October 07, 2011
Two more job market charts
Correction: One of macroblog's careful readers noted we mistakenly stated that the job creation pace from January 2011 through the date of the blog posting averaged 96,000 jobs per month. The 96,000 jobs per month actually applies to the average job creation pace over the previous three months at the time of the posting. We made this correction in the last sentence of the second paragraph. (10/21/11)
If you are looking for the full rundown on the September employment report, there is, as usual, plenty of good commentary to be found in the blogosphere. I'll add a couple more graphs to the pile, similar to exercises we have done with gross domestic product in the past.
Payroll employment growth has averaged about 110,000 jobs a month since February 2010, the jobs low point associated with the crisis and recession. This growth level compares, unfavorably, with the 158,000 jobs added per month during the last jobs recovery period from August 2003 (the low point following the 2001 recession) through November 2007 (the month before the recent recession began). One hundred and ten thousand jobs a month compares favorably, however, to the 96,000 job creation pace for the past three months.
Are these sorts of differences material? If the economy can find its way to creating jobs at the same rate as the last recovery—which nobody remembers as particularly off-the-chart spectacular—we would be back to the prerecession level of overall employment by spring 2015. If, on the other hand, we can only eke out the sub-100k pace we've seen this year, that date moves out to 2017:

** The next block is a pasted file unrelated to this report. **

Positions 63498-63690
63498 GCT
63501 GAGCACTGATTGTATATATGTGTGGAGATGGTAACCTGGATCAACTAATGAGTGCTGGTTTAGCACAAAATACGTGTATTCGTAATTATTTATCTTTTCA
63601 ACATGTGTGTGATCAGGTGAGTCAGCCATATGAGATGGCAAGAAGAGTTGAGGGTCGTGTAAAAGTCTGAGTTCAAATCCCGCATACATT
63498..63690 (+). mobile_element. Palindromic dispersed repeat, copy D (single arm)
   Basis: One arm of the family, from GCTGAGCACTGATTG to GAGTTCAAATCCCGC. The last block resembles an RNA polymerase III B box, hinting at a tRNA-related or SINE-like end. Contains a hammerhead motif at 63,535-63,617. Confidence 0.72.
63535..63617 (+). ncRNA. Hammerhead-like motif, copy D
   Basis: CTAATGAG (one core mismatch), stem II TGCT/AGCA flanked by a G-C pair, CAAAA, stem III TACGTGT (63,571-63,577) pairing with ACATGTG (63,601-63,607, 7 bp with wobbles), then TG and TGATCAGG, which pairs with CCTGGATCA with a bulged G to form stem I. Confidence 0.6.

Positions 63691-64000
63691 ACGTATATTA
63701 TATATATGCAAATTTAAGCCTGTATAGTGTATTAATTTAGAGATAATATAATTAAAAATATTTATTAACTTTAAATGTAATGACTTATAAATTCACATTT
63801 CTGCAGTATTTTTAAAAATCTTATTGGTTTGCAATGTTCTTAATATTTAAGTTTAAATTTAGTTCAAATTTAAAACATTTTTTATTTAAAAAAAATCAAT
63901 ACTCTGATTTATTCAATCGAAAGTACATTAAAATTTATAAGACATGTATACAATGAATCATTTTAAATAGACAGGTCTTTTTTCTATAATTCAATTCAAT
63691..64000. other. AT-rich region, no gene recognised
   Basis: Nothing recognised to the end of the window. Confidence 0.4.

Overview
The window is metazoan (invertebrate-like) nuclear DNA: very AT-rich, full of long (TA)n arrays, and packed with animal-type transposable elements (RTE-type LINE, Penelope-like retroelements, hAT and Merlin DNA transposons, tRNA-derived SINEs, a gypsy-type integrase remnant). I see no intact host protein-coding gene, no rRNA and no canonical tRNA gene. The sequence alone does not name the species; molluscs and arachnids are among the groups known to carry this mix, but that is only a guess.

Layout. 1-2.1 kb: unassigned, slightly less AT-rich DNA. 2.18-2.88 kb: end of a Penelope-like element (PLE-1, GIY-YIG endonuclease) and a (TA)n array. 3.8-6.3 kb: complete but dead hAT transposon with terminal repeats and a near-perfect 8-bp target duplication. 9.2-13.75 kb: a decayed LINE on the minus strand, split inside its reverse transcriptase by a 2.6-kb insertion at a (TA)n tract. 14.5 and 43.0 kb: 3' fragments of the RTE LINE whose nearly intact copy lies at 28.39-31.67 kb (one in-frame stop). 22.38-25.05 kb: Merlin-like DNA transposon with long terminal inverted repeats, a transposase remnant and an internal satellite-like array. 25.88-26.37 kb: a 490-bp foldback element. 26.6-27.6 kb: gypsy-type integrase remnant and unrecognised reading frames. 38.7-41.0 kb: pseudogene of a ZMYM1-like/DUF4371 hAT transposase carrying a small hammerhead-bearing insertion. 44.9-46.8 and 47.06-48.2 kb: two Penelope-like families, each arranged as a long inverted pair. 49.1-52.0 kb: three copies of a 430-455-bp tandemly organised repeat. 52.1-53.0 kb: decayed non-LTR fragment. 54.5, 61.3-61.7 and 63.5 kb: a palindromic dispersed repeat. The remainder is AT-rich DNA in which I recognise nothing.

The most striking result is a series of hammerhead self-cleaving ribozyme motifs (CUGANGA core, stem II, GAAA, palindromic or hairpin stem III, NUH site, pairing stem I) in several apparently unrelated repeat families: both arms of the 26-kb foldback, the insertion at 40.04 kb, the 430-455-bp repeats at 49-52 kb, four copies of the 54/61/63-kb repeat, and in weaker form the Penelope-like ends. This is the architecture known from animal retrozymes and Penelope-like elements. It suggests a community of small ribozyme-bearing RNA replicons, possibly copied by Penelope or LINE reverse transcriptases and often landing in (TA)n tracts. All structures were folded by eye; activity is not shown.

So we do eventually get there in terms of recovering the jobs lost during the course of the past four years. The same, unfortunately, cannot be said of the unemployment rate. Because the unemployment rate has more moving pieces—like assumptions about labor force participation rates (or how many people jump in and out of looking for jobs)—back-of-the-envelope calculations are a bit more speculative than the simple employment paths in the previous chart. But with a few assumptions, such as the presumptions that the labor force will grow at the same rate as census population projections (for the aficionados, my calculations also assume that the ratio of household employment to establishment employment is equal to its average value since January of this year), the unemployment rates associated with job growth of 158,000, 110,000, and 96,000 per month would look something like this:
These paths are just suggestive, of course, but I think they tell the story. The same jobs recovery rate of the prerecession period would get the unemployment rate down below 7 percent in four years or so. But at the pace we have been going this year, things get worse, not better.
Update: Many other fine pictures are available at Angry Bear, Mish's Global Economic Trend Analysis, The Capital Spectator, Modeled Behavior, and lots from Calculated Risk (here and here, the latter with related links). At Econbrowser, guest blogger Mike Duecker delivers forecasts for 150,000 jobs per month—but not until mid-2012.
By Dave Altig, senior vice president and research director at the Atlanta Fed
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